The woman convicted of killing her millionaire husband in one of Las Vegas’ most high-profile murder cases was granted a new trial today.
District Judge Sally Loehrer ruled that attorneys for Margaret Rudin, 65, weren’t prepared to defend her at her 2001 trial, according to several lawyers on both sides of the case. She also ruled that Rudin’s main attorney at the time, Michael Amador, wasn’t effective, said Christopher Oram, Rudin’s new attorney.
“Obviously we’re very happy with the judge’s ruling and look forward to going to trial,” Oram said.
Rudin, who has been behind bars for almost a decade, wasn’t at today’s hearing. Oram broke the news to Rudin by telephone and said she was very pleased with the judge’s decision.
Rudin’s 10-week trial was one of the longest criminal trials in Las Vegas’ history. She was dubbed the “Black Widow” by the media after she was accused of shooting her 64-year-old husband, Ron Rudin, in the head while he slept in 1994.
Her trial was telecast on Court TV and spawned a book titled “If I Die ...”
The book’s title is a reference to Ron Rudin’s will, in which he stated that he wanted extra steps taken to investigate his death if he died violently.
The jury convicted Rudin of murder with a deadly weapon in 2001. She was given a life sentence with the possibility of parole after 20 years.
Chief Deputy District Attorney Chris Owens, who prosecuted Rudin, wasn’t happy with the judge’s ruling.
“I think it’s a joke that the taxpayers will have to fund a new trial for someone who had three attorneys,” he said.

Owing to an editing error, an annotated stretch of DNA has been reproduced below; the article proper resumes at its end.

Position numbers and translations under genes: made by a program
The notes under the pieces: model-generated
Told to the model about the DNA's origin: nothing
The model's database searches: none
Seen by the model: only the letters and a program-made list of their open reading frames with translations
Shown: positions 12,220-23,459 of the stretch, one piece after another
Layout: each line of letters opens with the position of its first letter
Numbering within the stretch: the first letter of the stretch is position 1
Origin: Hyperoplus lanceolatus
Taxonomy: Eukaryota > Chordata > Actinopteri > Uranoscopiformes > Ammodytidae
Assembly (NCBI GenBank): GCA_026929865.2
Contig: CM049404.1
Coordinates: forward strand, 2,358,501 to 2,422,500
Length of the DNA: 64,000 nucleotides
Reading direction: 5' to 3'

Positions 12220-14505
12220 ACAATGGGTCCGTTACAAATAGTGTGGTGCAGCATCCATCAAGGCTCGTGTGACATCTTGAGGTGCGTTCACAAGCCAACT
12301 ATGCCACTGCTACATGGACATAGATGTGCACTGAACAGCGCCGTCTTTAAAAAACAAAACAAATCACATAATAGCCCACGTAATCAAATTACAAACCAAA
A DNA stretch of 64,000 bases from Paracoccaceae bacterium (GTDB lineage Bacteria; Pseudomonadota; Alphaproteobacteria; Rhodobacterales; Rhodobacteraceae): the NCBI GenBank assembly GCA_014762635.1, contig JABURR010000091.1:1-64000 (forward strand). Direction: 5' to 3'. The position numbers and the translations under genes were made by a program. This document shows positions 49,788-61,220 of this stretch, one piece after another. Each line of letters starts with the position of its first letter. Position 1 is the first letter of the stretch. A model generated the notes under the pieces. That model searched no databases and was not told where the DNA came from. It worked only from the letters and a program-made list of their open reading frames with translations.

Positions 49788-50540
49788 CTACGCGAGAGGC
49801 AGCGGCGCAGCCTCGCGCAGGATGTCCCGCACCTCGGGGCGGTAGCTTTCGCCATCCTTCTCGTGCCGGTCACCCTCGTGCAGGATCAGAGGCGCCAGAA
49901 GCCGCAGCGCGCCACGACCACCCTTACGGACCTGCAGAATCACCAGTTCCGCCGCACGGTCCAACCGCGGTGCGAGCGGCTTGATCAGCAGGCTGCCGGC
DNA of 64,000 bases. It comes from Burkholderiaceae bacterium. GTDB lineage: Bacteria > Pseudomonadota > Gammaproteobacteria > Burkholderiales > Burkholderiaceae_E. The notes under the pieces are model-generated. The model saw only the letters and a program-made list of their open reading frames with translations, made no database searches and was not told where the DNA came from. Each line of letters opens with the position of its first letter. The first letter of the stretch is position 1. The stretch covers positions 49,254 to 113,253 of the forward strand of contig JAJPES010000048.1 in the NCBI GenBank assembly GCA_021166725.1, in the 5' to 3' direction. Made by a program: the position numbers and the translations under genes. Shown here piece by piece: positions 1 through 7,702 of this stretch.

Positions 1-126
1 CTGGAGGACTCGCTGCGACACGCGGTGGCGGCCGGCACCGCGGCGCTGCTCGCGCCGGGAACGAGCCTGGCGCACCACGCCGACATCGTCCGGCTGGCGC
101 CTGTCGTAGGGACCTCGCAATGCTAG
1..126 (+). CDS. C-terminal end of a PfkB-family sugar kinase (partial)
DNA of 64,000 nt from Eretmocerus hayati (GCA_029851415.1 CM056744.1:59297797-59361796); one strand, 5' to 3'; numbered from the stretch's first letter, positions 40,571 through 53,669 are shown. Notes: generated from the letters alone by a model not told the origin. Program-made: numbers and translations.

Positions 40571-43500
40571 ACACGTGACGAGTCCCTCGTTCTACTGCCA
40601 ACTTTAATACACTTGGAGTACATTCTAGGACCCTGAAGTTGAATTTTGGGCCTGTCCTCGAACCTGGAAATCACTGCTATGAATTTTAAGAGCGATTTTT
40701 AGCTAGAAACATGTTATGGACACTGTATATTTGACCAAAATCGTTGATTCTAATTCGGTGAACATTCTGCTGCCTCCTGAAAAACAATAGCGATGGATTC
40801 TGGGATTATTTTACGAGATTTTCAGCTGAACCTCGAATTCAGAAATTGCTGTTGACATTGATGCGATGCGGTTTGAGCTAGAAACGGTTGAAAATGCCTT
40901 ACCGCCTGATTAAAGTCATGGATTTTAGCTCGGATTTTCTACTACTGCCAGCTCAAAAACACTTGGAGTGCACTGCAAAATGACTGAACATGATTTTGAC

Rudin’s attorneys at the time were Amador, Tom Pitaro and John Momot.
Amador was her main attorney. Pitaro was brought in to help about three weeks before the trial began. Momot, who took the case for free, was appointed to assist about two weeks into the trial.
During today’s hearing, Pitaro and Momot testified that they weren’t ready to try the case because of the huge volume of material involved. There were more than 60 banker boxes full of material for the case.
Pitaro and Momot, who have practiced in Nevada for decades, are considered well-respected defense attorneys.
Momot said he would have needed at least six to nine months to prepare for the case properly.
Pitaro said he was initially brought in to Rudin’s case to question some expert witnesses. His role, he believed, would be small compared with Amador’s. He realized, however, that he was required to do a lot more once the trial started.
After Rudin’s 2001 trial, Pitaro stated in an affidavit that he was shocked by how little preparation Amador had done for the trial. He said expert witnesses hadn’t been retained and many witnesses hadn’t been interviewed.
Amador’s antics during and after the trial are well-documented. He was accused of leaking information about Rudin and giving family photos of Rudin to the National Enquirer. He was also accused of trying to write a book about the case during the trial.
He was also prone to odd behavior at the trial, such as a rambling opening statement in which he often referenced himself.
One juror even sent a letter to the court saying jurors thought he was an idiot.
“He was the laughingstock in the jury room,” wrote juror Coreen Kovacs in April 2005.
Amador declined to comment Friday, said an assistant at his office.
This wasn’t Rudin’s first attempt to get a new trial. In 2004, the Nevada Supreme Court ruled that her conviction was valid. Amador’s behavior came up then, too.
Ron Rudin, a real estate developer, was Margaret Rudin’s fifth husband. Authorities said she killed Ron Rudin to inherit his estate, which was worth $11 million. Rudin fled Las Vegas after she was suspected of killing her husband but was caught in 1999 in Massachusetts.
Rudin has always maintained her innocence.
Kovacs, the juror who served on Rudin’s case, said today that she had always believed that Rudin wasn’t guilty. She said she felt pressured into voting for the guilty verdict.
“I’m glad she got a new trial,” Kovacs said. “She deserves it.”
Contact reporter David Kihara at email@example.com or 702-380-1039.